The Heisman Trophy is one of the most well-known awards in not only college athletics, but all of sports. Few individuals honored to have hoisted all 25 pounds above their head are forever tied to that magical day. Every article, every story will have "former Heisman Trophy winner" added onto their name as a lifetime achievement award. The impact on their lives varies, as the first winner of the then named DAC Award, Jay Berwanger of Chicago, never played professional football. Berwanger gave up the game for a life in business. Others will go on to be legends of the game, like Roger Staubach, Earl Campbell, or Barry Sanders.
But we are not here to dive into the players and the impact the Heisman has on their lives, but rather the life and success of the program they leave in their wake. While 79 players have won the trophy in its 80 year existence (Archie Griffin won it in 1974 and 1975), only 38 schools can claim a Heisman Trophy winner in their records books. 21 such schools can claim just a single winner, with another 8 on the list with 2. Ohio State and Notre Dame are tied for the most winners, with 7 apiece, followed by USC (6), and Oklahoma (5).
After winning such a tremenous award and joining a rather limited fraternity, what should a program do to capitilize on this success? Or rather, what should they avoid doing to tarnish any gains made from the national publicity they garnered.
The financial impact on winning a Heisman in today's age is worth untold millions. Baylor University estimated that they earned the equivalent of $14 million in media mentions the month that Griffin won the Heisman. Texas A&M initially estimated that Johnny Manziel's Heisman win in 2012 "generated $37 million in advertising exposure" for the University.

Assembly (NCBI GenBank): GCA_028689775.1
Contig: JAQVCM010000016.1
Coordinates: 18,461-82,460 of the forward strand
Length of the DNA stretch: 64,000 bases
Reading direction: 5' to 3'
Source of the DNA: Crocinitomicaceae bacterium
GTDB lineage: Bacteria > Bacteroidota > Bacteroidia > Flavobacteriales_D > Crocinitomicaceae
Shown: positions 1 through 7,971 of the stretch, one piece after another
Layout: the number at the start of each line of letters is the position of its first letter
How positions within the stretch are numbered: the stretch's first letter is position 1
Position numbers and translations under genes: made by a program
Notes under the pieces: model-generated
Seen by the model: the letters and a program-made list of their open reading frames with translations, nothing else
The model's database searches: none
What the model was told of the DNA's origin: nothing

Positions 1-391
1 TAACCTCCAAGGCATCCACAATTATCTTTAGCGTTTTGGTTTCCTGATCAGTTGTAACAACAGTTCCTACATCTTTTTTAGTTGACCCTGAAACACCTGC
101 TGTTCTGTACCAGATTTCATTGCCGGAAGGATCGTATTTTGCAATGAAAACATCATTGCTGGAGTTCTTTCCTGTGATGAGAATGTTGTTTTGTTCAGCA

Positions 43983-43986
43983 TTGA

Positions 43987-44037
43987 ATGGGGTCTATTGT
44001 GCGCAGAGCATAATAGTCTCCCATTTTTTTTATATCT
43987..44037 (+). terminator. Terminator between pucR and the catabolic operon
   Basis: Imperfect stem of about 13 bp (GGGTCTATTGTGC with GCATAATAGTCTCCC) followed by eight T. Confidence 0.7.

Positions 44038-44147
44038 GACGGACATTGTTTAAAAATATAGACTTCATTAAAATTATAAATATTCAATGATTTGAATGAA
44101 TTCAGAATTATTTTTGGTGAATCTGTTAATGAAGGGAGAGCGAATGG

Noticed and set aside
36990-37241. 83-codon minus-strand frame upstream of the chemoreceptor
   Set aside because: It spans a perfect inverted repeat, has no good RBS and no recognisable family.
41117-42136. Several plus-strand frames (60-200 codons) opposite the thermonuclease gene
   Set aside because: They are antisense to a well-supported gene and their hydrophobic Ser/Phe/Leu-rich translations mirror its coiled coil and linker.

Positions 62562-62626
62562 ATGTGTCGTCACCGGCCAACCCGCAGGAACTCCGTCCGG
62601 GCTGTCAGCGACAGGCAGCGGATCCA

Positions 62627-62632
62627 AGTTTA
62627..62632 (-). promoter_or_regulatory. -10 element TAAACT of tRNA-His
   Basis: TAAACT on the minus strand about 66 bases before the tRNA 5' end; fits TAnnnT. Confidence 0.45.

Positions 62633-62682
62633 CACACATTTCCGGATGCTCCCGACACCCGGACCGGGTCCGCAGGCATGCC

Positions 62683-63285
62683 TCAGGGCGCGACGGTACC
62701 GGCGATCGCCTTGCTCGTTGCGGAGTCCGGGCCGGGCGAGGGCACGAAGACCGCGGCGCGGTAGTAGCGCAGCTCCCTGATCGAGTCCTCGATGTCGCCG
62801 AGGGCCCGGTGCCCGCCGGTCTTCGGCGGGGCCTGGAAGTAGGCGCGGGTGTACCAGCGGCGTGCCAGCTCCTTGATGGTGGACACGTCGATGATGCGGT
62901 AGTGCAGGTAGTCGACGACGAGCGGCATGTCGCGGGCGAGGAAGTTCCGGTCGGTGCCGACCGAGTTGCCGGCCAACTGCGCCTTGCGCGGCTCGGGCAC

Media exposure is just a small slice of the pie though. All told, Baylor estimates a $250 million in extra revenue. That comes in the form of an increase in donations to the Baylor Bear Foundation, ticket sales, licensing fees, sponsorship deals, and a better television package.
Financially, that is a huge benefit to the program and the University. However, what do you do with that money, exposure and "buzz" around your program to maximize the impact and to help bring your football program to a higher level. How do you turn your flash in the pan success into a sustainable program that is in the national elite?
The most logical way to profit off of a Heisman win is on the recruiting trail. Since 2007, the winning team of the Heisman trophy has finished with an average ranking of 16.25 in the SCOUT Team Rankings. The year before they win, it is even lower at 19.50. The big jump comes in the first year after a Heisman win, were the ranking improves to 10.63. In year two, it is 12 and in year three it is 10.43.
Baylor had the largest jump, finishing, averaging a ranking of over 50 in the 3-years before their Heisman win to an average of 27.40 afterwards. Alabama saw the true rise of their recruiting power after Mark Ingrams' win in 2009, as they have risen up an average of 10 spots. Texas A&M saw a rise of 9-spots since Johnny Manziel won his Heisman in 2012.